Jan. 10, 2002
Vol. 21 No. 7

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    Professor in Radiology dies at age 80

    An authority on the use of radiation to treat cancer, Lawrence Lanzl, Professor Emeritus in Radiology and the Franklin McLean Memorial Research Institute at the University, died Sunday, Dec. 23, at the University Hospitals. He was 80.

    Lanzl was a pioneer in medical physics, a field that came into prominence during World War II with the development of nuclear reactors and the production of radioactive isotopes, which were used for both diagnostic and therapeutic medical procedures.In the 1950s he helped design the linear accelerator, perhaps the first such device designed for use in a medical setting. He designed a special unit for treating patients with a radioactive isotope of the element cobalt, produced by a reactor, and he designed the first tissue-equivalent plastic and bone phantom, a life-sized manikin created to help scientists measure the depth and distribution of various forms of radiation therapy. The information this provided allowed physicians to improve the precision of radiation dosing.

    Together with his colleague Lester Skaggs, Lanzl was instrumental in beginning and developing the University’s graduate program in medical physics, which trained many of the leaders in the field. “Larry was a fine person to work with,” recalled Skaggs, now a Professor Emeritus in Radiology and Cellular Oncology. “He was ambitious, enthusiastic, hard working and clever, but nice and easy to get along with, and absolutely trustworthy.”

    Robert Beck, Professor Emeritus in Radiology, said of his late colleague, “Larry Lanzl was a font of information on the interaction of radiation with matter, and he was willing to take the time to explain whatever he knew. I think he genuinely wanted to help people, his patients, his colleagues––he wanted to help mankind. Once the war was over, I think he was excited about the opportunity to use atomic energy to help people.”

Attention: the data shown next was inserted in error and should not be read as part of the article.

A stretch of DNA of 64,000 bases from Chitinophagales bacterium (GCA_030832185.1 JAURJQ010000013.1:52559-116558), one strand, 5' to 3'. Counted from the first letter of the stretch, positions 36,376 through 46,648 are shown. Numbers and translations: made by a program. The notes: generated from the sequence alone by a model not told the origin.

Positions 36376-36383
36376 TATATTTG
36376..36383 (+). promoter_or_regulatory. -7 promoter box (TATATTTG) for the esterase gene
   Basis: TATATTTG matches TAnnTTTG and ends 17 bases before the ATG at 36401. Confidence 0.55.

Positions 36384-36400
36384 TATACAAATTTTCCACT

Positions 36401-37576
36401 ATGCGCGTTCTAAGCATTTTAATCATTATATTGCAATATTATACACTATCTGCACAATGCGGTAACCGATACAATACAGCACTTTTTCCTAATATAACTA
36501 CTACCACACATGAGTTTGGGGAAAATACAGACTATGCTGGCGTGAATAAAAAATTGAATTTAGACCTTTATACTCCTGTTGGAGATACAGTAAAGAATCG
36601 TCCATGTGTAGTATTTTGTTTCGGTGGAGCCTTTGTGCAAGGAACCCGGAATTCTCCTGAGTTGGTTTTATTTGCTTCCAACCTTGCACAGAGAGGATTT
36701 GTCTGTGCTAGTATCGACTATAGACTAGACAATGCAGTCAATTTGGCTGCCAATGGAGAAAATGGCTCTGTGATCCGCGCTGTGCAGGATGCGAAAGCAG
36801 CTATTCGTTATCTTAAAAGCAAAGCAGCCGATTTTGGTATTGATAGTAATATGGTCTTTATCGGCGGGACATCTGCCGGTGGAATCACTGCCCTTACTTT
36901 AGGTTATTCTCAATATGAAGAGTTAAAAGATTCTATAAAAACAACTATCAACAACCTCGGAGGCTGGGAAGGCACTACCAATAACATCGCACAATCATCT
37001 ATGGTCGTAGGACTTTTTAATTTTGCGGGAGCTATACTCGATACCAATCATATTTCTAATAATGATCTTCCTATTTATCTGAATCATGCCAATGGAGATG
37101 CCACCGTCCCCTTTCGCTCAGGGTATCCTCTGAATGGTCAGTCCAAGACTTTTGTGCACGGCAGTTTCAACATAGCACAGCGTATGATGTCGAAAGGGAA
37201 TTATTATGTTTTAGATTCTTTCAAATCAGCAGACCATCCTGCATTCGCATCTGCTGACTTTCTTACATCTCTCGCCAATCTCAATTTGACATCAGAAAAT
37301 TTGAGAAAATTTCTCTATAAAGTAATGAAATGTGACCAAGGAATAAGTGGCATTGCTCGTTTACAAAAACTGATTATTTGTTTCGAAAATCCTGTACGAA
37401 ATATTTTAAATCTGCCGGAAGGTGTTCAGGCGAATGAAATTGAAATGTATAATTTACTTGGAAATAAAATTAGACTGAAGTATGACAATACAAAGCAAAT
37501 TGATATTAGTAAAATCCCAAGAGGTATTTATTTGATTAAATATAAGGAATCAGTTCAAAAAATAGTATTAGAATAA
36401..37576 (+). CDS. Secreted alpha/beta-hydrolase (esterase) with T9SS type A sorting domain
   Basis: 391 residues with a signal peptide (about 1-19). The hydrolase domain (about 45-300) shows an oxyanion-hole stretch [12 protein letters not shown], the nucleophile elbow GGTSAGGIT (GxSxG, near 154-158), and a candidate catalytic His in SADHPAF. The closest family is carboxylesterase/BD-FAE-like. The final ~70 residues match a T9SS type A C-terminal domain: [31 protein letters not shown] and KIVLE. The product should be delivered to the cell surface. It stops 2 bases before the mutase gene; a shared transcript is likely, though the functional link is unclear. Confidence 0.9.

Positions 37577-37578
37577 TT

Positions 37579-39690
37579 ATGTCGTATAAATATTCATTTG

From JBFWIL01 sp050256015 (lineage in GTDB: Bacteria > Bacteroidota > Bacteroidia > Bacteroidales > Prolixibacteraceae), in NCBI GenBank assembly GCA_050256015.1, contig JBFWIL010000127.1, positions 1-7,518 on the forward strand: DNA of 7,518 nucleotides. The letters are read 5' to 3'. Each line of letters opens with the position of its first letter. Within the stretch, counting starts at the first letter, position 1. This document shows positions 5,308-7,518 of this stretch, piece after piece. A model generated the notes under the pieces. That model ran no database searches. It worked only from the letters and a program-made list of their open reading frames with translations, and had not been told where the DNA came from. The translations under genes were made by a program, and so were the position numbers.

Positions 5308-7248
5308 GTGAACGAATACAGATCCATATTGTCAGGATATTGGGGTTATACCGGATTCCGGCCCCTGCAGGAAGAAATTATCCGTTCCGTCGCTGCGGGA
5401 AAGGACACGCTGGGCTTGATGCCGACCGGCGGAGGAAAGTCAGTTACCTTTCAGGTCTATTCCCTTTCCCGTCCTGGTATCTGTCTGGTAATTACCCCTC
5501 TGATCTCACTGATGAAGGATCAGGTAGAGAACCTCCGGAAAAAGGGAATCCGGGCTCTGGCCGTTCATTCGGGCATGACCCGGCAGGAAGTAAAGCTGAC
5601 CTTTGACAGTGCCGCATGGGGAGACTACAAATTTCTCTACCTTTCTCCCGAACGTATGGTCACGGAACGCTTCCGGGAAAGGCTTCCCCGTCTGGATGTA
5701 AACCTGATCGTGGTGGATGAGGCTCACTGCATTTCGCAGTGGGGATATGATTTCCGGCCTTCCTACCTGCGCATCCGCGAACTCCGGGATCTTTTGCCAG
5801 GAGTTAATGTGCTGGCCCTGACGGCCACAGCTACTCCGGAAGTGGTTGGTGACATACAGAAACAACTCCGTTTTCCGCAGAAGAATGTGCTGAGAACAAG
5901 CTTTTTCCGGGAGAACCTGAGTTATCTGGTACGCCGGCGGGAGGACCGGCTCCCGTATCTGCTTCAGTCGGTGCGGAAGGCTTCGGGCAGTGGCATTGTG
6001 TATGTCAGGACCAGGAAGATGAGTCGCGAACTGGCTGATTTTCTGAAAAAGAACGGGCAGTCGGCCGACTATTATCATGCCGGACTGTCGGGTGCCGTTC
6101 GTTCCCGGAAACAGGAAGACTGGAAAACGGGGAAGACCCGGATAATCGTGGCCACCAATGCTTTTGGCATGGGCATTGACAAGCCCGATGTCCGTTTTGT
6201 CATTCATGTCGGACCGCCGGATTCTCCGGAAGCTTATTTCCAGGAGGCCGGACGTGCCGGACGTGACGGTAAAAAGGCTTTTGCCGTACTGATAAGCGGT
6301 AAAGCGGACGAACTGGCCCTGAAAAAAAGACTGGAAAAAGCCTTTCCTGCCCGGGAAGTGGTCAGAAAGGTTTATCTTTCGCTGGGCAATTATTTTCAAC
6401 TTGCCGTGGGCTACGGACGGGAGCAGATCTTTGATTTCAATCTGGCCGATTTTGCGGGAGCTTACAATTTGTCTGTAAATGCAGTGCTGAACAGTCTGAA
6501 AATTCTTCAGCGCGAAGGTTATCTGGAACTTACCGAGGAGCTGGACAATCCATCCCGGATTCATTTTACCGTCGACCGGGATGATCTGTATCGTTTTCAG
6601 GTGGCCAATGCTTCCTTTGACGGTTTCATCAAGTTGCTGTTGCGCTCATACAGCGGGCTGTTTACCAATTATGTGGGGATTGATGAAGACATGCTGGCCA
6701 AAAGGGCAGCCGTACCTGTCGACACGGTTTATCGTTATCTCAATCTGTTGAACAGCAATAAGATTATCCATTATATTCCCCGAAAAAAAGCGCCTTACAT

After retiring in 1980, Lanzl continued his teaching and research career at Rush-Presbyterian-St. Luke’s Medical Center. He set up a graduate program in medical physics there and served as professor and chairman of the department of medical physics and as radiation safety officer, until 1991. He remained active in teaching until a few months before his death.

    The author of scores of papers and several books, Lanzl won many awards for his research. He served as President of the American Association of Physicists in Medicine from 1966 to 1967 and of the International Organization for Medical Physics from 1985 to 1988. He served as a consultant on radiation safety and radiation therapy for the World Health Organization, the National Institutes of Health, the National Cancer Institute, the United States Atomic Energy Commission and the International Atomic Energy Agency. He was the editor of Health Physics from 1979 to 1983 and Medical Physics World from 1983 to 1985. In 1993, The Lawrence Lanzl Institute of Medical Physics, in Seattle, Washington, was named in his honor.

    Lanzl is survived by his wife, Elisabeth Lanzl, an editor for the Franklin McLean Memorial Research Institute; one son, Eric Lanzl, and his wife, Edith Finsaadal of Chicago; and a daughter, Barbara Lanzl Beutler of Rhinelander, Wisc., and her three sons, Daniel, Elliott and Jonathan.

    Two sisters, Mary Redmond of Lake Forest, Ill., and Elsa Betty Noreiko of Alexandria, Va., and a brother, Carl Lanzl, of Los Angeles, Calif., also survive him.